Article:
Step 8 – Enable them in the store

The next step is to enable your purchases in the App Store. The code has to be the same; and for larger games (the producers of which will probably not be reading posts such as this) the codes will be generated on a server, so they can manage special offers, etc. centrally.

In the Services section of the dashboard:

consumables3

Now enter your offer code, along with the price and make it a “Consumable”:

consumables4

Step 9 – The Old Switcheroo

All you need to do now is to substitute CurrentAppSimulator for CurrentApp.

Because both classes are static, I couldn’t find a better way than this:

#if DEBUG
            PurchaseResults purchaseResults = await CurrentAppSimulator.RequestProductPurchaseAsync(productId);
#else
            PurchaseResults purchaseResults = await CurrentApp.RequestProductPurchaseAsync(productId);
#endif

Windows Store Apps automatically compile in Release mode for the store.

Once you’ve found all the CurrentAppSimulator references and replaced them with this conditional construct (by my count there are 4 places for this); you should see the following when you try to make the purchase:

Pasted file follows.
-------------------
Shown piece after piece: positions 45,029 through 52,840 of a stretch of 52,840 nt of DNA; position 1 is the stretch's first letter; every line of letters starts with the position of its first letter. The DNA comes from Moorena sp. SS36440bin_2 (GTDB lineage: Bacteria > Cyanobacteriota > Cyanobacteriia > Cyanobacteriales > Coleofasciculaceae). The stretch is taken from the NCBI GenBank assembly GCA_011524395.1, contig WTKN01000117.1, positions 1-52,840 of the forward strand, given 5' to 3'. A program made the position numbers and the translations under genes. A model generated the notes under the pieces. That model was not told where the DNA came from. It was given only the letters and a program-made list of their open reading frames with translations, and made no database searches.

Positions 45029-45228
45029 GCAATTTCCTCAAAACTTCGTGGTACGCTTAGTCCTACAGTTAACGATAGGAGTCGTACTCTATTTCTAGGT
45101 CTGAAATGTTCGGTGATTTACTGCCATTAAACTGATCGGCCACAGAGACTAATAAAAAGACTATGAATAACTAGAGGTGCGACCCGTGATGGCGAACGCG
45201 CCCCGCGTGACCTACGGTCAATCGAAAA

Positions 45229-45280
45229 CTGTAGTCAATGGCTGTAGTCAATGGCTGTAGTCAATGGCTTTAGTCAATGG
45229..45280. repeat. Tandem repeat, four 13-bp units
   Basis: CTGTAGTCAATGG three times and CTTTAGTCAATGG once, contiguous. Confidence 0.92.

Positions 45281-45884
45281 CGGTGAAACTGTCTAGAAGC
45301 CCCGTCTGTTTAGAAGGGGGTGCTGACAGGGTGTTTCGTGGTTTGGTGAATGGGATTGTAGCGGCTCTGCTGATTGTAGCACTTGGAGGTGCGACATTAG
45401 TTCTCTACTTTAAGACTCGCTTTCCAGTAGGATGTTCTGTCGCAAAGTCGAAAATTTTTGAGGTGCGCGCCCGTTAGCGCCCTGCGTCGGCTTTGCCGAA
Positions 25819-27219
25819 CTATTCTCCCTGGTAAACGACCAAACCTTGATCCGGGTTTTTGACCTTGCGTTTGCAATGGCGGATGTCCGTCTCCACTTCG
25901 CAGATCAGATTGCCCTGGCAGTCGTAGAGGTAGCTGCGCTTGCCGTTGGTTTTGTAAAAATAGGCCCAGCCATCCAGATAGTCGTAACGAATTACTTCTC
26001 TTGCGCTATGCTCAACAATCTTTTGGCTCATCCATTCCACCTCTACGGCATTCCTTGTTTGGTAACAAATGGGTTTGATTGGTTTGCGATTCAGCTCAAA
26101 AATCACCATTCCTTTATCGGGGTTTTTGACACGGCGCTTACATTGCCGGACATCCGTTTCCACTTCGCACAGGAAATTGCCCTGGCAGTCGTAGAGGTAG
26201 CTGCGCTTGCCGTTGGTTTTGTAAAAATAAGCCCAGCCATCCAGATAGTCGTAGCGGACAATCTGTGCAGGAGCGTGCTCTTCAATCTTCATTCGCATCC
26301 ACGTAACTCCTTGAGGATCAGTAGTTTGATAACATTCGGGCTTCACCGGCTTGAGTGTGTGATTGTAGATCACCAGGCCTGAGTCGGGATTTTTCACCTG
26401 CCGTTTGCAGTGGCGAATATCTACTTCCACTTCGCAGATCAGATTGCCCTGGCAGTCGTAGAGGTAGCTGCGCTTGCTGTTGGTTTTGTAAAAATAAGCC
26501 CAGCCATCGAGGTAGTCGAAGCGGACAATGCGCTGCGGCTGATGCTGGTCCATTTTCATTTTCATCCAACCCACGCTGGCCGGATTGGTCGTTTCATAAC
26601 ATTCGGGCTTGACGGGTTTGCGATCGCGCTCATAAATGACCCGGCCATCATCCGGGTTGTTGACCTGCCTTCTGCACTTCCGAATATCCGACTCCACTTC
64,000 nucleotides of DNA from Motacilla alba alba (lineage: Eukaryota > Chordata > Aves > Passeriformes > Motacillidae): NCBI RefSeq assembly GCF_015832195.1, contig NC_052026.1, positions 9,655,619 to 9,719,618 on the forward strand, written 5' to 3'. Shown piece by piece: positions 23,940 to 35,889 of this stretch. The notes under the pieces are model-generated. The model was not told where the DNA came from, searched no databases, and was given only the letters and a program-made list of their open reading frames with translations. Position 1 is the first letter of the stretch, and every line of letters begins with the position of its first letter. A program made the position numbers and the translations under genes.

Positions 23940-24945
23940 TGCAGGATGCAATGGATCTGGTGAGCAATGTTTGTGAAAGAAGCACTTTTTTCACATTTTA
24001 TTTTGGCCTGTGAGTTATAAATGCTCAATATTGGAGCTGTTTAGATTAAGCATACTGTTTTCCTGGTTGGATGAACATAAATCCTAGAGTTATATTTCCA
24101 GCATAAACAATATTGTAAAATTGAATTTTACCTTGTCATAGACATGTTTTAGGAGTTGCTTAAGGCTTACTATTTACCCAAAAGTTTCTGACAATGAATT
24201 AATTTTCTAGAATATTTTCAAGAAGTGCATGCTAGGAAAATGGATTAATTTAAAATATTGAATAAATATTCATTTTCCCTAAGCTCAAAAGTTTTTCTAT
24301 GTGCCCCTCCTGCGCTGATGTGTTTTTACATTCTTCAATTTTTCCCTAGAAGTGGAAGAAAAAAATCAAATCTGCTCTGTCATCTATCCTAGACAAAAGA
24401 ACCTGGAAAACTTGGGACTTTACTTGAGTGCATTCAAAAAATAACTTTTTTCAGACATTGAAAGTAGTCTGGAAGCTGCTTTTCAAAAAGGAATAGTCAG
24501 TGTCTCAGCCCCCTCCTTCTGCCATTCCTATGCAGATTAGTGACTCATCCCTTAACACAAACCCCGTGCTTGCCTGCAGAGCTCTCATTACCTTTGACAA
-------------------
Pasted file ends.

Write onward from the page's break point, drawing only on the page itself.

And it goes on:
consumables5

consumables6

Conclusion

The links at the start are by far the best resource available for this; but hopefully this will fill in a couple of the gaps that tripped me up.

Adding and Using a New Font in MonoGame (The 11 Step Program)

This is not an undocumented subject; however, I didn’t find everything I needed in a single place; so this is my single point of reference.

The Problem

There is currently no facility within MonoGame to create a new Sprite Font. The workaround described below is, to put it mildly, time consuming.

Adding a Font

Step 1

The first step is to download Visual Studio 2010

This is the only download link to the express edition (obviously if you have an MSDN license, you can get the full edition. VS Express has now been replaced by the Community Edition, but that’s VS2013.

Step 2

Next, you need to download XNA Game Studio

… and install it.

Step 3

Now, load up VS2010 and create a new XNA game:

MonoGame1